Underwriters are starting to realize that the design of the wells and the expertise of the crews have so much improved over the years that higher limits are possible to impose without breaking the bank of the insured. "The drilling units are so much better and there is an understanding how this has led to such a lack of problems," he says.
The cost of a $300 million to $500 million limit is a lot lower today than it might have been five years ago, Rathmell says. "The markets are recognizing the improvement in operations and the safety record."
Such a record has enabled some start-up enterprises drilling ultra deep wells to obtain insurance at relatively economic levels, "solely based on their ability to convince the insurance market directly that they are engineering these wells not to have a problem."
"The soft market has helped these new deep-water players going in to buy insurance," Rathmell says. "If they had come out three years ago after Katrina and Rita, it would have been hell."
But while the mid and large-cap enterprises in Rathmell's universe continue to plumb the depths of the seas, the giant multinationals are getting into the act, exploring promising new sites around the world.
And here is where another interesting factor comes into play that could be music to insurance company ears as they attempt to capitalize on the rush to develop new and harder to reach sources of fossil fuels.
RUSSIA, BRAZIL AND MEXICO
Pierce says that the big state-sponsored, what are known in the industry as National Oil Companies, from countries such as Russia, Brazil and Mexico control about 90 percent of the world's oil reserves.
This is important to keep in mind the next time you hear a politician bemoan the control "Big Oil" allegedly has over the amount of money we have to set aside to put gasoline in our cars, he says.
"The National Oil Companies are achieving more and more self-sufficiency, and are looking for more labor and are driving projects that historically used to rely on independent companies," Pierce says.
More importantly for the insurance industry, there is more insurance coming into the marketplace from the National Oil Companies. "So because of this transfer from this shift from the IOC's to the NOC's there is more risk entering the commercial insurance marketplace than under the old paradigm," Pierce says. The big IOC's such as ExxonMobil and BP still play a critical role and more often than not end up partnering with the NOCs on projects throughout the globe.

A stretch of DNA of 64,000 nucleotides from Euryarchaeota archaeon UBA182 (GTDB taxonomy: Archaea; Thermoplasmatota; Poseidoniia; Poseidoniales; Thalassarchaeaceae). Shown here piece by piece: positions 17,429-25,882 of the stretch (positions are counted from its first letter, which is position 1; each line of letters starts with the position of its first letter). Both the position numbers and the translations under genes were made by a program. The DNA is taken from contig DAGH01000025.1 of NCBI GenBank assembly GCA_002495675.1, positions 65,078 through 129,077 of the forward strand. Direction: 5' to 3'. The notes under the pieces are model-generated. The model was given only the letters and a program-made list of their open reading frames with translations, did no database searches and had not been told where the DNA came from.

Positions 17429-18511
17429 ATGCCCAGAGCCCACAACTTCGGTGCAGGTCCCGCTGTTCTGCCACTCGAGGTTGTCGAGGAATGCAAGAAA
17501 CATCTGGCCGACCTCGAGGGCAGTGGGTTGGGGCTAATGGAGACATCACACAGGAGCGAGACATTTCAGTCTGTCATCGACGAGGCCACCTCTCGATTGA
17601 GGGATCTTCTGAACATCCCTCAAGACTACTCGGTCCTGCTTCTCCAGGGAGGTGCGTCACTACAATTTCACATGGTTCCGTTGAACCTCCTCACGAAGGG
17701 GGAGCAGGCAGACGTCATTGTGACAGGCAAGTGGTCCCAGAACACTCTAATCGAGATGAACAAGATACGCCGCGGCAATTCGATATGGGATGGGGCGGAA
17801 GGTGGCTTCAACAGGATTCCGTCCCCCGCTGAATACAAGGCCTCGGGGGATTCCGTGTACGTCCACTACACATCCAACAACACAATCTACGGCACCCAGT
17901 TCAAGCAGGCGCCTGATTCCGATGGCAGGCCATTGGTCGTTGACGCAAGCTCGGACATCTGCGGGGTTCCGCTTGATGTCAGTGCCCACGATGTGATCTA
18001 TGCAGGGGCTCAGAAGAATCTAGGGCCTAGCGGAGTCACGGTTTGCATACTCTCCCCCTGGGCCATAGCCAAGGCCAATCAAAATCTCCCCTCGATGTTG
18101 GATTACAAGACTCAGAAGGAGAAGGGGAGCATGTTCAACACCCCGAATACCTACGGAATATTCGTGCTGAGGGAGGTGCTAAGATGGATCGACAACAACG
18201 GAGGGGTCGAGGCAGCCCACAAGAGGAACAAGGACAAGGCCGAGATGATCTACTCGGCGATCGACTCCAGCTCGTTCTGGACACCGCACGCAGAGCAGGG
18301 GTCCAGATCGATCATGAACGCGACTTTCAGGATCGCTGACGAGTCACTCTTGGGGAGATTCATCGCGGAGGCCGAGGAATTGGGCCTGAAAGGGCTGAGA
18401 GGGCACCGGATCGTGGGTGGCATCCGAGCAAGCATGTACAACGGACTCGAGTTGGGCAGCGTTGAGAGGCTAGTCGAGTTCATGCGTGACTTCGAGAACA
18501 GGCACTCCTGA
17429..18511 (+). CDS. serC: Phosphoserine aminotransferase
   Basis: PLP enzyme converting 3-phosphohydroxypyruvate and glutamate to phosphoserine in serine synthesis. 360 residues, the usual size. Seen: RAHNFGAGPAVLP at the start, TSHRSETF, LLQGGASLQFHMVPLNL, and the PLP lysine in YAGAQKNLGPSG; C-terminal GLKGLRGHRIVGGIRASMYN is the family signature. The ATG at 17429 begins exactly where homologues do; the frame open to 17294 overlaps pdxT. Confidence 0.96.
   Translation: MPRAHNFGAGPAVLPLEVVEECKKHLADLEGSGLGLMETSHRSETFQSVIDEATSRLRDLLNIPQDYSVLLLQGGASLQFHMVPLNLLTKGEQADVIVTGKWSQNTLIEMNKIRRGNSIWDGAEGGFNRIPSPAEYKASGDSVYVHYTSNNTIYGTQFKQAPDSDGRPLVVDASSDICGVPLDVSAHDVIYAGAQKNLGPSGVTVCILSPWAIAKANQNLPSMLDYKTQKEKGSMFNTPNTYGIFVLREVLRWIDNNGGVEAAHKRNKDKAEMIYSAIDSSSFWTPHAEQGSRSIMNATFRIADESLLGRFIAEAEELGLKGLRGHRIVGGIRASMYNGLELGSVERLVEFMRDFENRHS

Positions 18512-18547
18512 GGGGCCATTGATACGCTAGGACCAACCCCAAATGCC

Where you really see new risk entering the commercial marketplace from the NOC's is on the project side, involving construction of refineries and other major facilities. "So it is basically more of an onshore trend more than offshore," Pierce says.
At first glance, National Oil Companies with the ultimate backing of their governments looking to rely more and more on the commercial marketplace might seem puzzling. And Pierce finds the trend "intellectually stimulating" as the brokers play an important role in placing the risk.
"As the NOCs strive to gain sophistication in their risk management techniques, they are very willing to listen and partner with risk management firms to learn from us, and have us help them adopt new techniques that the IOC's might be bringing in house," Pierce says.
As for any new insurance premiums rising from more traditional offshore drilling of depths of around 500 feet, it might be too soon to start budgeting those dollars. Political impediments in the U.S. are still strong, and have been in effect since 1990 in the aftermath of the Exxon Valdez incident, a spill that occurred from a ruptured tanker.
"If you think about it in the last 30 years, all the major oil catastrophes have come from shipping," Pierce says. "They have not come from drilling."
Rathmell agrees that any drilling in shallow waters stemming from the current political and economic climate will have an impact on the market. "But that is going to take years to play out so it is not even worth talking about," he says.
While a new round of traditional offshore drilling will of course bring new business, Pierce says the insurance industry is comfortable enough with the environmental soundness of the current technology and its 30-year safety record that it can probably handle it quite comfortably.
"The issue is a political issue," he says. "It is not a rational risk issue."
The deep water reserves, with all their inherent risk and danger, remain the greatest resource to avoid the so-called topping off syndrome fears of earlier in the decade.
"Underwriters are aware of the tremendous values at risk in deep water drilling as potential for catastrophic loss," Pierce says. "No one is operating in an information vacuum."
In the Armageddon scenario, Pierce says, you are drilling in 20,000 feet of water and your blowout preventer on the sea floor fails. "And you have four miles of water between your rig on the surface and the failing equipment on the sea floor. Also, your secondary and tertiary choke valves all fail so you don't have an ability to stem the flow of oil," he says. "It could be an operating malfunction, but this has never happened."
Oil drillers, of course, are not the only energy companies taking on new risks as prices skyrocket.
The Dallas area-based J-W Operating Company over the past year has expanded its natural gas exploration operations by about 50 percent as it attempts to cash in on alternatives to oil and coal.
Risk Manager Tom Duncan says commodity risk, plummeting prices once all the operations are in place and running, remains his greatest concern.
Price hedging therefore becomes the main tool for J-W as their world grows with the sale of futures contracts to withstand any possible price declines in the foreseeable future.
Banks are increasingly forcing companies such as J-W to adopt sophisticated enterprise risk management techniques before they will part with any of their money, Duncan says.
"Banks want to know that they are well protected and to that extent you try and look at things in a more sophisticated way, not just merely operational risk but also economic risk as well," Duncan says.
October 15, 2008